Other times, the world is big—even expanding. I watch the Google Project Managers zoom in and in and in on a bend in the Amazon River and then fly over to the shrivelling Lake Urmia in Iran. These dynamic maps sweep me away with each change, and I try to fathom the number of places that exist on this planet. I can’t.
There are so many individuals circulating the Climate Generations Area, attending meetings, biking to charge their phones, and introducing themselves to one another. The more people I talk to, the more I understand how little I understand. I also accept that it would take a lifetime to understand someone else’s perspective.
A young man steps onto the bus, and he sits down heavily in the chair facing me. He’s accredited: he wears the blue UNFCCC lanyard and badge. We sit, mirroring one another, arms folded over the backpacks in our laps. The world feels small again.
I ask him if he’s tired; he smiles, and we talk. Eddy introduces himself, and we exchange questions on the RER until we reach Le Gare du Nord.
I learn that he’s the Youth Delegate for the Dominican Republic. Eddy turned 20 today—I’m 20! He’s studying psychology—I’m taking my first psychology class this quarter! But he’s taken the semester off to dedicate himself to this conference, and I flew here for the final week of an incredible class at a privileged university. I’m grateful for the opportunity, but in this context it feels like an extravagant field trip.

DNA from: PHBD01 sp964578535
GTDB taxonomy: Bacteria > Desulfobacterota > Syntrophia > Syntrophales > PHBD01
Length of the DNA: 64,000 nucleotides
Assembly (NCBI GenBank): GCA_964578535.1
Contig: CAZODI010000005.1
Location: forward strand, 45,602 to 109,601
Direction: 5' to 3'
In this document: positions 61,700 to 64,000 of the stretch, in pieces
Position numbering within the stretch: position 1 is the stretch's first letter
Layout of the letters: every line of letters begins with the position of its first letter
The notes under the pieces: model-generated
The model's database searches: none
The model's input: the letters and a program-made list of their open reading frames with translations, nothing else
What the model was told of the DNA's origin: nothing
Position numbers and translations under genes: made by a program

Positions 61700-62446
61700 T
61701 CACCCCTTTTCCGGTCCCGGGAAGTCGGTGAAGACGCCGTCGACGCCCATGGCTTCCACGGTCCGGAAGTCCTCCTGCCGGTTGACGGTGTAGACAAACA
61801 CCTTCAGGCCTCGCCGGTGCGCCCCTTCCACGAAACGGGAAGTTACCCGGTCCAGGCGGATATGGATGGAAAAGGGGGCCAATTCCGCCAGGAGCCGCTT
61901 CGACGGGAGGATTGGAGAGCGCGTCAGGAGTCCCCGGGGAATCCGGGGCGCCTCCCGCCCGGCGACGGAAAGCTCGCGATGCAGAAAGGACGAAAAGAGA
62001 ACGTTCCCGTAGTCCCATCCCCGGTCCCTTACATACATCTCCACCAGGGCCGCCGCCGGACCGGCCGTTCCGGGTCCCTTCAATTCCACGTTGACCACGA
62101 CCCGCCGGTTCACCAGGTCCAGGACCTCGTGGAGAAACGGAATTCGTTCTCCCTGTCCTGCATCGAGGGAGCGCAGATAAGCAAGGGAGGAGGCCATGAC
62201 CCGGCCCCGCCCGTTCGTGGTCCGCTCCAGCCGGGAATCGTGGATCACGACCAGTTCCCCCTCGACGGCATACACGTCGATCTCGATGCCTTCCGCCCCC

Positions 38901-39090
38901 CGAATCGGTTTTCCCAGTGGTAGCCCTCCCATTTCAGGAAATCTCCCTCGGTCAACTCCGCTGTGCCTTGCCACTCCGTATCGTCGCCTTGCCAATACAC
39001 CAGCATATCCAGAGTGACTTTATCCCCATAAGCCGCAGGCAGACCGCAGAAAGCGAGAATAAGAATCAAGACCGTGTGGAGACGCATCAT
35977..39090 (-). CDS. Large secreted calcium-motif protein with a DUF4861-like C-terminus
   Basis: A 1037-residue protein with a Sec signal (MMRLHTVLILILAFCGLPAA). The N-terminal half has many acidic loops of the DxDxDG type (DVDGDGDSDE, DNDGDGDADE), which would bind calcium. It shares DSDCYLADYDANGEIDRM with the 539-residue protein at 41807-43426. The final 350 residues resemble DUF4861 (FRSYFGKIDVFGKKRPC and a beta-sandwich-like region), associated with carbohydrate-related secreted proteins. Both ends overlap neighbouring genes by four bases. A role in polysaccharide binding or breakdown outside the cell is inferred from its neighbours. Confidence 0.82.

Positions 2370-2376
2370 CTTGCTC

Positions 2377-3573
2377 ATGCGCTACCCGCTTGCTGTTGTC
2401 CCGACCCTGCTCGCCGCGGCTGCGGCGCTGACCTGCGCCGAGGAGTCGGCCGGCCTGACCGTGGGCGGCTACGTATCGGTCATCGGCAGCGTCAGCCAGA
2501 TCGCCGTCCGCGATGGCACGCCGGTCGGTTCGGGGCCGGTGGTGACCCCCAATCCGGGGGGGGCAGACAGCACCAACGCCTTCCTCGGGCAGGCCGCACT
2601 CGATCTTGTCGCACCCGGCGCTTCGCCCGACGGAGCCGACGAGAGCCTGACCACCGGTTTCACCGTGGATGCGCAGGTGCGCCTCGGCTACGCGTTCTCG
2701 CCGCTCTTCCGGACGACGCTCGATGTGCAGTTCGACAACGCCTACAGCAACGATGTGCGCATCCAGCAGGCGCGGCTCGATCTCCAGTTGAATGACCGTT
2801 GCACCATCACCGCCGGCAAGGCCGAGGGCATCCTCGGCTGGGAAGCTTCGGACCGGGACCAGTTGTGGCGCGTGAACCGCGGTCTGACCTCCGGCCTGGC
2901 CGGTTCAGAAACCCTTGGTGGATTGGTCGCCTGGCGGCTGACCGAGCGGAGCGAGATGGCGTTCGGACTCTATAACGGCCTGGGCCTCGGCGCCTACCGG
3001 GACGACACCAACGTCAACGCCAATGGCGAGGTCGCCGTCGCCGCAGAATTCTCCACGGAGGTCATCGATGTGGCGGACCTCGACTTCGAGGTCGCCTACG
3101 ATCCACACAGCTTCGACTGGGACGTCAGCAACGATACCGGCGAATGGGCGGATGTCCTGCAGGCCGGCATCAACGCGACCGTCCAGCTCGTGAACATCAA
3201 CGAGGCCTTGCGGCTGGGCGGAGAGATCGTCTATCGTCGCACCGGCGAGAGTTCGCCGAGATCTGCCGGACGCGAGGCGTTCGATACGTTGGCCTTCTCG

Our narratives continue to diverge. Eddy tells me that yesterday, the Dominican Republic was announced the eighth most vulnerable country to climate change. He seems weighted with responsibility. He describes how, among other issues, the ocean regularly floods his country. I realize that I’ve never deliberately been thankful for falling asleep every night, knowing that the water won’t creep to or above my doorstep. The world seems very big.
Eddy admires Christiana Figueres, the Executive Secretary of the UNFCCC, more than anyone else in the world. He hopes to thank her in person at COP21 for inspiring him and for all her hard work in advocating for the vulnerable. He gives me his business card, and we part.
Back at the hostel, I search the Dominican Republic on Google Maps. I zoom in and in and in on Santo Domingo, the capital. I explore the city and imagine Eddy there. I type in Boston, where I grew up, and notice, as my browser flies to my home, that the journey is almost due North. I compare the coordinates of Santo Domingo and Boston:
Santo Domingo, Dominican Republic
Eddy and I were longitudinal neighbors for eighteen years. We’ve been waking up and falling asleep at the same times. We’ve grown up together, just South or North of one another. On one hand, I feel a sense of camaraderie with Eddy. The difference our latitudes, however, meant that we’ve grown up with drastically disparate senses of environmental stability and responsibility.
The world seemed longitudinally small and latitudinally big.